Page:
Reflecting on the Liverpool Biennial

The Liverpool Biennial is just over half way through its “run”. It’s on until 25th November. As it “presents work by 242 artists in 27 locations”, no one could cover everything in one blog post. In fact I couldn’t cover everything I saw on a day trip to Liverpool last Monday (Daytripper? Liverpool? Hum!) so I’m going to take the theme of reflections.

The first place I found was the Bluecoat. (One complaint I had was the fact that I arrived by train at Lime Street and expected some information there for visitors arriving for the Biennial. After about half an hour of wandering, I eventually came across a sign pointing to the Visitor Hub at the Bluecoat. There a charming young lady told me where to go – in the most pleasant way! If you are going, I suggest you head for the Bluecoat straight away.)

Outside the entrance to the Bluecoat was “2-Way Mirror Cylinder Bisected By Perforated Stainless Steel” by Dan Graham.

I’ve previously discussed titles and, specifically, the title “Untitled”. I don’t think this sign near the work giving the name and the materials used needs comment!

I saw a couple of pieces in Liverpool One where reflections were significant. “The Lift”, by Oded Hirsch, seems to burst out from underground, while “But I’m on the Guest List Too!” by Elmgreen & Dragset has an oversized VIP door, slightly ajar, which invites the viewer in but cannot be fully opened.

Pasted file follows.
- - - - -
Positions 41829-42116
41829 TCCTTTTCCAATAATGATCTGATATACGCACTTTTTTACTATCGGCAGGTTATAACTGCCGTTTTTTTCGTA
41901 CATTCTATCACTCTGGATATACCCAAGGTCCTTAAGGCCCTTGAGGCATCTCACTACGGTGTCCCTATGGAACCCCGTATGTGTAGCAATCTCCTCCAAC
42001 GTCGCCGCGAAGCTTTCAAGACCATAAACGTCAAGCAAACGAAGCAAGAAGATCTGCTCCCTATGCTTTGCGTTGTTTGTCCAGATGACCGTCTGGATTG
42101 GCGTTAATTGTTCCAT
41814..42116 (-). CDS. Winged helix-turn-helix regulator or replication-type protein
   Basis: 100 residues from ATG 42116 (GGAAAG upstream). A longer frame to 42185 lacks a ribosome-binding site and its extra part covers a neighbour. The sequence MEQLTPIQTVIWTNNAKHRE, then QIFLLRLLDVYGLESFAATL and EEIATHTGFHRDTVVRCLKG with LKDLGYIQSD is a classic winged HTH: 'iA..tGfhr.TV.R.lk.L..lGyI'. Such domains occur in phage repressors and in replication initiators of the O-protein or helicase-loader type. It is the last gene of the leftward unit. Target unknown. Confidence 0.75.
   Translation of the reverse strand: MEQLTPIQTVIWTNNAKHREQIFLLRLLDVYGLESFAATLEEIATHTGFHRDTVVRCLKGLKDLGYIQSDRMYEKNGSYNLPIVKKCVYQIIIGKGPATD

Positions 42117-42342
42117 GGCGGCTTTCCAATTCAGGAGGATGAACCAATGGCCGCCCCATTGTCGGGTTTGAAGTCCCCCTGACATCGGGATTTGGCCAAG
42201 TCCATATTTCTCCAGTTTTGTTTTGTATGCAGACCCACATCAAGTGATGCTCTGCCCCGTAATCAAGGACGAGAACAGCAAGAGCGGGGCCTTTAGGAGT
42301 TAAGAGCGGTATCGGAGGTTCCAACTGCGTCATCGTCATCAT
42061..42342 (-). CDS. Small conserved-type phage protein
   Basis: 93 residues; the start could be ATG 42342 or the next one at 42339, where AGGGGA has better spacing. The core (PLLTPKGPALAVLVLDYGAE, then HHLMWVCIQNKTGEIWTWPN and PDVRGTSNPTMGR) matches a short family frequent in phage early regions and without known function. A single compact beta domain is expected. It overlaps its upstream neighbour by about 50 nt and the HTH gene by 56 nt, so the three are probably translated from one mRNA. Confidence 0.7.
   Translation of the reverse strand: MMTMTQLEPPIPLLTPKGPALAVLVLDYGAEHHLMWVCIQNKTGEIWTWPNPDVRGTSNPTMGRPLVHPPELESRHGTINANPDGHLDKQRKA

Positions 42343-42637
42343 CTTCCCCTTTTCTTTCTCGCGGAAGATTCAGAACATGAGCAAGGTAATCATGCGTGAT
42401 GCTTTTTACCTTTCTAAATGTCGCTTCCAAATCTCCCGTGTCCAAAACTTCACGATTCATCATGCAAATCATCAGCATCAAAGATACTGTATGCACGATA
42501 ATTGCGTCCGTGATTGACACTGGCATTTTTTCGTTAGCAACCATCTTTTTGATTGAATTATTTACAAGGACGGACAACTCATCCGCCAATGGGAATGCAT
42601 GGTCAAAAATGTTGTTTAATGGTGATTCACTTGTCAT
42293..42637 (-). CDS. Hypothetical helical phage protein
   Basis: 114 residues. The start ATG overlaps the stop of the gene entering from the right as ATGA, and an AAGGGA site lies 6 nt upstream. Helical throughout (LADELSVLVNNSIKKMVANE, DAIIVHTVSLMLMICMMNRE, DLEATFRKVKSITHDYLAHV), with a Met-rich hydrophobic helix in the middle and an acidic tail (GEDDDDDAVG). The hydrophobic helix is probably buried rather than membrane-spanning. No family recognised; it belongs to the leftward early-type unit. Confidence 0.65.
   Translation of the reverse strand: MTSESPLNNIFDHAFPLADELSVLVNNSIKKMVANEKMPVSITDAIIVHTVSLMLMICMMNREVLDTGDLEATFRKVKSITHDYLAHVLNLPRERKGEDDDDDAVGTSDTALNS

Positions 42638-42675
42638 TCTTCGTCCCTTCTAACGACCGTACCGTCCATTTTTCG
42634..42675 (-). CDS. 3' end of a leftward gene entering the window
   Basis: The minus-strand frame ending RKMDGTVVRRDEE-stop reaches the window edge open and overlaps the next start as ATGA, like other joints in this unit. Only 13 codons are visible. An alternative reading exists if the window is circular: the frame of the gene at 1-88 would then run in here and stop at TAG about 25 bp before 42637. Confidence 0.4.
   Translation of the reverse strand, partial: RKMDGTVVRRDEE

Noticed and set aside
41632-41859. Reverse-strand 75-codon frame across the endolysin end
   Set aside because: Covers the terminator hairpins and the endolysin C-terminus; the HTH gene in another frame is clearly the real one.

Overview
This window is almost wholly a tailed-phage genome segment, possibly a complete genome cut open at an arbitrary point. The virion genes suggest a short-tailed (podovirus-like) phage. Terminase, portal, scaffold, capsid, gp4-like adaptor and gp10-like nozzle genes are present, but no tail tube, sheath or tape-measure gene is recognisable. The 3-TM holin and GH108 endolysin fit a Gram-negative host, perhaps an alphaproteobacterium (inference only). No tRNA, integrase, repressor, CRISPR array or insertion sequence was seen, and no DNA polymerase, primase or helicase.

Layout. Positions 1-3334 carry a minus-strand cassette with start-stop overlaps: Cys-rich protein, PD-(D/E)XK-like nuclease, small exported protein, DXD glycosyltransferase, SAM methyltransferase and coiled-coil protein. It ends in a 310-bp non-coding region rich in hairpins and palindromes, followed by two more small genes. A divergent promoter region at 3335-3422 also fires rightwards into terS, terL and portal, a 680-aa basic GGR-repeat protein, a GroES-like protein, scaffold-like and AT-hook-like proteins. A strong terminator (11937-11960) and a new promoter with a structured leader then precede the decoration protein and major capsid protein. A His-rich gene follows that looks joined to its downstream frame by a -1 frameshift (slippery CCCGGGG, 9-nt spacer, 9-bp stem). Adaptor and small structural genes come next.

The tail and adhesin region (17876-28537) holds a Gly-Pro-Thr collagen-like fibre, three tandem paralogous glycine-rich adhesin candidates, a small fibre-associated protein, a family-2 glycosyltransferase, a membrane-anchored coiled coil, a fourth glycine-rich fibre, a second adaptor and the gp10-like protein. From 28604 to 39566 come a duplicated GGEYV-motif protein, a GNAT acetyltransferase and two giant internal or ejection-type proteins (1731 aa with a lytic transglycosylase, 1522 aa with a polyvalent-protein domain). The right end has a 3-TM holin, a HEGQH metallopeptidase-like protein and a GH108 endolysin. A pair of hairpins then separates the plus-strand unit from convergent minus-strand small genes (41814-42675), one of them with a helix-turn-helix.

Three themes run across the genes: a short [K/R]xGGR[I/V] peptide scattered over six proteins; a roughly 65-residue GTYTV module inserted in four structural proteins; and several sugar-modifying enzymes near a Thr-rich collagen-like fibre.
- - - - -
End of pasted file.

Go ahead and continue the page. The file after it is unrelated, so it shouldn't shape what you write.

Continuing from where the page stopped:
A few yards away from this second work is a water feature with very shallow water which is popular for photographs incorporating reflections.

At FACT Pedro Reyes has produced a series of games for people to play including one where a leader and a follower move as if reflected in a mirror. Some of the other games looked great fun. Shame I was on my own!

The final piece I want to mention is my favourite. The young lady told me to make sure I visited the Munroe. “It’s above a pub. In a couple of rooms there’s an installation. I won’t say any more as I don’t want to spoil it.”

When I went to see the installation I found it was a couple of rooms with beds, small tables, chairs, lamps, and mirrors. Nothing worth looking at. I came out very disappointed. There was a young lady just outside the installation. “Sorry, but I don’t understand this one,” I said. “Did you try to touch it?” “Touch what?” “The mirror.” So I went back in and understood the work! I won’t say any more but the clue in the photograph is my programme.

Markus Kahre “No Title”

If I get a chance, I’ll try to post some photos of other works at the Biennial. I hope to get back to see other works which I didn’t get to see first time before it ends.


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I'm a printmaker based in the North West of England, living in Bolton and printing at Hot Bed Press in Salford. Please visit my website
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4 Responses to Reflecting on the Liverpool Biennial

  1. seascapesaus says:

    I enjoyed your selection of exhibits, John and the witty reflections! I’m guessing that the last ‘mirror’ is a carefully set up gap in the wall. Did you disappear as you passed it?

  2. And I thought I didn’t have a reflection because I was a vampire!

  3. clinock says:

    The line between artists and magicians is often a fine one – thanks for sharing this exhibition with us…

  4. The problem with the Liverpool Biennial is that it isn’t an exhibition – it’s dozens of exhibitions. I only saw a small part of what was on offer, and have only written about part of that.

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